Lecture 11

Lecture 11 - 14:440:127– Introduction to Computers for...

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Unformatted text preview: 14:440:127– Introduction to Computers for Engineers Notes for Lecture 11 Rutgers University, Fall 2009 Instructor- Blase E. Ur 1 Last thoughts on Sudoku You guys came up with a number of interesting solutions. Here was my shortest one, which was definitely not the fastest way to approach the problem. This is a depth first search with backtracking, which means it starts filling in numbers from the beginning and goes as far as it can until things fall apart, at which point it goes backwards. The idea of our function is that we’ll find all of the places where the puzzle is blank (0) and only consider those. We’ll keep track of which position, pos , we’re on among those places where there are zeros . We’ll loop until all of the zeros are filled in: • Whatever number we’re currently at, add one. If we’re seeing a number for the first time, it’ll be zero, so we’ll try 1 first. Otherwise, if we return to a number, whatever was there previously must not have worked. We don’t want to start from 1 again since we already discovered those numbers don’t work. We pick up where we left off. • If, by adding one, we’re past 9, the previous positions must be wrong since 1-9 all didn’t work here. Therefore, move backwards. • Otherwise, if whatever number we just put in this spot works (yes, that’s a long test), move forwards. function p = sudokuiterativeshort(p) [zr zc] = find(p==0); pos = 1; while(pos<=length(zr)) p(zr(pos),zc(pos)) = p(zr(pos),zc(pos))+1; if(p(zr(pos),zc(pos))>9) p(zr(pos),zc(pos)) = 0; pos = pos - 1; elseif(sum(p(zr(pos),:)==p(zr(pos),zc(pos)))==1 & sum(p(:,zc(pos))==p(zr(pos),zc(pos)))==1 & sum(sum(p((3*(ceil(zr(pos)/3))-2):(3*(ceil(zr(pos)/3))), (3*(ceil(zc(pos)/3))-2):(3*(ceil(zc(pos)/3))))==p(zr(pos),zc(pos))))==1) pos = pos + 1; end end 1.1 Depth First Search vs. Brute Force A brute force algorithm would have tried all of the possibilities for each spot, as below. (Actually, here, I’m randomly trying possibilities, but it’s a similar idea): 1 function p = sudokurand(p) z = find(p==0); doesntwork = 1; while(doesntwork) doesntwork = 0; p(z) = ceil(9*rand(1,length(z))); for g = 1:9 if(length(unique(p(g,:)))~=9 | length(unique(p(:,g)))~=9 | length(unique(reshape(p((ceil(g/3)*3-2):(ceil(g/3)*3), ((rem(g,3)+1)*3-2):((rem(g,3)+1)*3)),1,9)))~=9) doesntwork = 1; break end end end Note that this is not a good way to code a solution to this problem. I started running this on an easy puzzle, went and had dinner at Cinco de Mayo, came back, wrote these lecture notes... and it still hasn’t solved an easy puzzle. 2 One more GUI function Want to have the user choose a file on their computer? [f path] = uigetfile; %% now, [path f] is the full location of the file 3 Recursion There’s a very interesting technique in computer programming called recursion, in which you write a function that calls a variation of itself to get the answer. Eventually, this string of functions calling itself stops at some base case , and the answers work their way back up. Of course, in order to understand recursion, you must understand, and the answers work their way back up....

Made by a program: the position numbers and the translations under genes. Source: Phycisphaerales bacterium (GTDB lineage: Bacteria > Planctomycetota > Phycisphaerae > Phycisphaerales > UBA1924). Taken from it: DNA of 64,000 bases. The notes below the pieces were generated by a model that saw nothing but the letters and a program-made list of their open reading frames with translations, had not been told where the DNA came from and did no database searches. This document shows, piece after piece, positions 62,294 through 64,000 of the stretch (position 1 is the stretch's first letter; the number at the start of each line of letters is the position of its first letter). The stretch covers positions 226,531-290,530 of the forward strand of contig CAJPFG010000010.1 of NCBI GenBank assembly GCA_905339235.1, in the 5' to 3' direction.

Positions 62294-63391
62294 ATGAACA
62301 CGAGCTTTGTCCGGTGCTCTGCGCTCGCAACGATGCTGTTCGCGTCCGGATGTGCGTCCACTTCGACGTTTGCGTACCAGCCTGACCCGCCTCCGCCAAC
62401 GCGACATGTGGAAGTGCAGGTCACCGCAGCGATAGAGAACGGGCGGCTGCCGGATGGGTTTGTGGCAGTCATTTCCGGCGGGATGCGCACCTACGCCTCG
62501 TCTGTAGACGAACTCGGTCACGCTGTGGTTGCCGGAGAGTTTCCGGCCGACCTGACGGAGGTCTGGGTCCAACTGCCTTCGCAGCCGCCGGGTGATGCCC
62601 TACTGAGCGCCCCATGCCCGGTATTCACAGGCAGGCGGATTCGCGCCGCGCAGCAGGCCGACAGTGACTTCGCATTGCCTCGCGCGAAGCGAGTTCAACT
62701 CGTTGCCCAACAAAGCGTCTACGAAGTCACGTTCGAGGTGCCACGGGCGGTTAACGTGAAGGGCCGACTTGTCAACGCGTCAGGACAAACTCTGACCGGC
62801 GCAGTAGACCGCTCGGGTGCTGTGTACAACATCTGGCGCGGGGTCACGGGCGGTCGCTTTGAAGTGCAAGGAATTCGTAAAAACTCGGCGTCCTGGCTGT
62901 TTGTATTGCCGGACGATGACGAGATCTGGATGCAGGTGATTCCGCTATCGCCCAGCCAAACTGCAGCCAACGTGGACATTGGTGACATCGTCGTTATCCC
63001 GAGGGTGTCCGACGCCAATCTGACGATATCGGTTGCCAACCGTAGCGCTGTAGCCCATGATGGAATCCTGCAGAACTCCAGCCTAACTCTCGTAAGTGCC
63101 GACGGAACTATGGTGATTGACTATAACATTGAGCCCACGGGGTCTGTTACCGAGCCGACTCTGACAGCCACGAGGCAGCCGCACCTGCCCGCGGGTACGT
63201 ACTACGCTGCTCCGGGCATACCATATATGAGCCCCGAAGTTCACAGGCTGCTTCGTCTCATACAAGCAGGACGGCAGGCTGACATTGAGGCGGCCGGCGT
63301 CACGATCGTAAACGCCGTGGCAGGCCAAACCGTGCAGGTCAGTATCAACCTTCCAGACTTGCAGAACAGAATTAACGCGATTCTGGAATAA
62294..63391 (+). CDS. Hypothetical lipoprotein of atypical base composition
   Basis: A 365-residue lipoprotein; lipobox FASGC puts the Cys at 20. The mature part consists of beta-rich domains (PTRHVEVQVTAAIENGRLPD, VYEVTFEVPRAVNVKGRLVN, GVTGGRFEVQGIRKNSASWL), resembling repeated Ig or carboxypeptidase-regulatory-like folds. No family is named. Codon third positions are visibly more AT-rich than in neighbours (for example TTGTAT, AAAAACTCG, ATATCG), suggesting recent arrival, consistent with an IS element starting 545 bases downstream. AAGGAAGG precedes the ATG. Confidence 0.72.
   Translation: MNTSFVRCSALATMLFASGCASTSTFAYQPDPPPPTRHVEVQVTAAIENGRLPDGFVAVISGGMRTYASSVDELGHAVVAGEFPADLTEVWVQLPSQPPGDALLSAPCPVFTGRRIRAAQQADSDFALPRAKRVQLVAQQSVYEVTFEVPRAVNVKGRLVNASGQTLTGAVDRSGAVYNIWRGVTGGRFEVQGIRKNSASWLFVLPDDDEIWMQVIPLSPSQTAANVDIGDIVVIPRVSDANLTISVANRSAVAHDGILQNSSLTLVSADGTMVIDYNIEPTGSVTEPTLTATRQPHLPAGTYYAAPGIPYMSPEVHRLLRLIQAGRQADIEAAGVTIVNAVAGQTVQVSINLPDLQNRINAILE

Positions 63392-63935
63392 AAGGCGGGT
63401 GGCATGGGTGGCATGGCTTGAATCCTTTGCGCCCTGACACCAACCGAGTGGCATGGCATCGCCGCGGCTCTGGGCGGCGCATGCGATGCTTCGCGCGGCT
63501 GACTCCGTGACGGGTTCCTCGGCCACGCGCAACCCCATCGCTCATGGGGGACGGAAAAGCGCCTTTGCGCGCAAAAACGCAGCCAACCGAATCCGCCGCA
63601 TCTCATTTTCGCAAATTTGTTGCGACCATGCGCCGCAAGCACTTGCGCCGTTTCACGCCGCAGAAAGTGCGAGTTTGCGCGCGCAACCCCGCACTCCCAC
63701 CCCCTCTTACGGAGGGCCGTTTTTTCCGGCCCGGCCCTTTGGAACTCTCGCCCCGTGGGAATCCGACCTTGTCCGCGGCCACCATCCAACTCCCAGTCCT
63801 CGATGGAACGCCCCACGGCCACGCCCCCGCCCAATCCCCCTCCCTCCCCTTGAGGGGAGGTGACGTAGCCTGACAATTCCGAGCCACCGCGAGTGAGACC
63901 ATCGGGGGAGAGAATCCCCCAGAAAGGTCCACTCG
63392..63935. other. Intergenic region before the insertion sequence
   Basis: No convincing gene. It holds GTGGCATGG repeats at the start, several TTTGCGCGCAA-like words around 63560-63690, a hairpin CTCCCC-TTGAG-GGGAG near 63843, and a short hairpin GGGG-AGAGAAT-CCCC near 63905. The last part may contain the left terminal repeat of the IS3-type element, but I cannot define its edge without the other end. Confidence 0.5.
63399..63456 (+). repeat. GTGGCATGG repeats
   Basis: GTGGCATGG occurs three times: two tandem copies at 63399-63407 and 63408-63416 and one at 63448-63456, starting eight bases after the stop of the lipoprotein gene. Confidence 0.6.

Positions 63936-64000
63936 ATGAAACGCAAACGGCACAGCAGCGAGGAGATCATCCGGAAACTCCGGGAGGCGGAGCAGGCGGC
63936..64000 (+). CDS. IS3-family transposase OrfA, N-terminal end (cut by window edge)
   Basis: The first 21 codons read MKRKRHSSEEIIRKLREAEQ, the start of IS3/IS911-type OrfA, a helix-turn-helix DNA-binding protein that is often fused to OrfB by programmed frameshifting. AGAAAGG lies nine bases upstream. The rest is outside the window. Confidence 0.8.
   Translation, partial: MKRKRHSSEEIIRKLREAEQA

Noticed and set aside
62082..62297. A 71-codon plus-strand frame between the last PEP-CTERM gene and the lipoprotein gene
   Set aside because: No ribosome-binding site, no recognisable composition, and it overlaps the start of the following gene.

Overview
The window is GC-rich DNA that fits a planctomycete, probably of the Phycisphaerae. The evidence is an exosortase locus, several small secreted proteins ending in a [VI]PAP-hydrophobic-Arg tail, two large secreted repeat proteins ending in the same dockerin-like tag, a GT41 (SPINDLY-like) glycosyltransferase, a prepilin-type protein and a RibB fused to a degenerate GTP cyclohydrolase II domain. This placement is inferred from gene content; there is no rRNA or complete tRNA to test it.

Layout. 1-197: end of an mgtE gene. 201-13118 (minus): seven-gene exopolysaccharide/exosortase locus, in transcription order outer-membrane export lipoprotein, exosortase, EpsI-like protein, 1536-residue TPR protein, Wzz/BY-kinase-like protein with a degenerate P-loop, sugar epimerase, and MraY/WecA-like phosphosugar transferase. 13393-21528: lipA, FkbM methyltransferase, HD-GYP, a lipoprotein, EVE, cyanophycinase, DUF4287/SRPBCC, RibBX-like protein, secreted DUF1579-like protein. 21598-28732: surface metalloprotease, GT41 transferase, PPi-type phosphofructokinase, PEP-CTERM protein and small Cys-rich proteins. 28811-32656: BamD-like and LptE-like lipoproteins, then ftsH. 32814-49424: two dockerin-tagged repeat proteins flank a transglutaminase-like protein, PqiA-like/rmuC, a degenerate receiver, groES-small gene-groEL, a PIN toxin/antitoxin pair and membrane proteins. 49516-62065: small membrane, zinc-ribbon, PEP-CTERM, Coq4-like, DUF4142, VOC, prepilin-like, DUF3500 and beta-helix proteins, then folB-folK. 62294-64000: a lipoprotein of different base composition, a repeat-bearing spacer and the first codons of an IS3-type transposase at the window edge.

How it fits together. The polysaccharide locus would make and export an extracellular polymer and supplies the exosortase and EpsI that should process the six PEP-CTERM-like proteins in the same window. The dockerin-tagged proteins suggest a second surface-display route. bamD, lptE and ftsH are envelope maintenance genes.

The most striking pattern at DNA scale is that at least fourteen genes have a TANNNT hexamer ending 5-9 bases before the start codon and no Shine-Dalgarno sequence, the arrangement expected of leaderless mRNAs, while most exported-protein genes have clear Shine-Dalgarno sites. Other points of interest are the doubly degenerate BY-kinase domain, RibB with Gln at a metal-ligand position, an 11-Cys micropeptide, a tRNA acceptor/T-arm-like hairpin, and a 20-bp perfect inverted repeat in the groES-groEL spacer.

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This note was uploaded on 01/11/2010 for the course 440 127 taught by Professor Blase during the Fall '09 term at Rutgers.

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Lecture 11 - 14:440:127– Introduction to Computers for...

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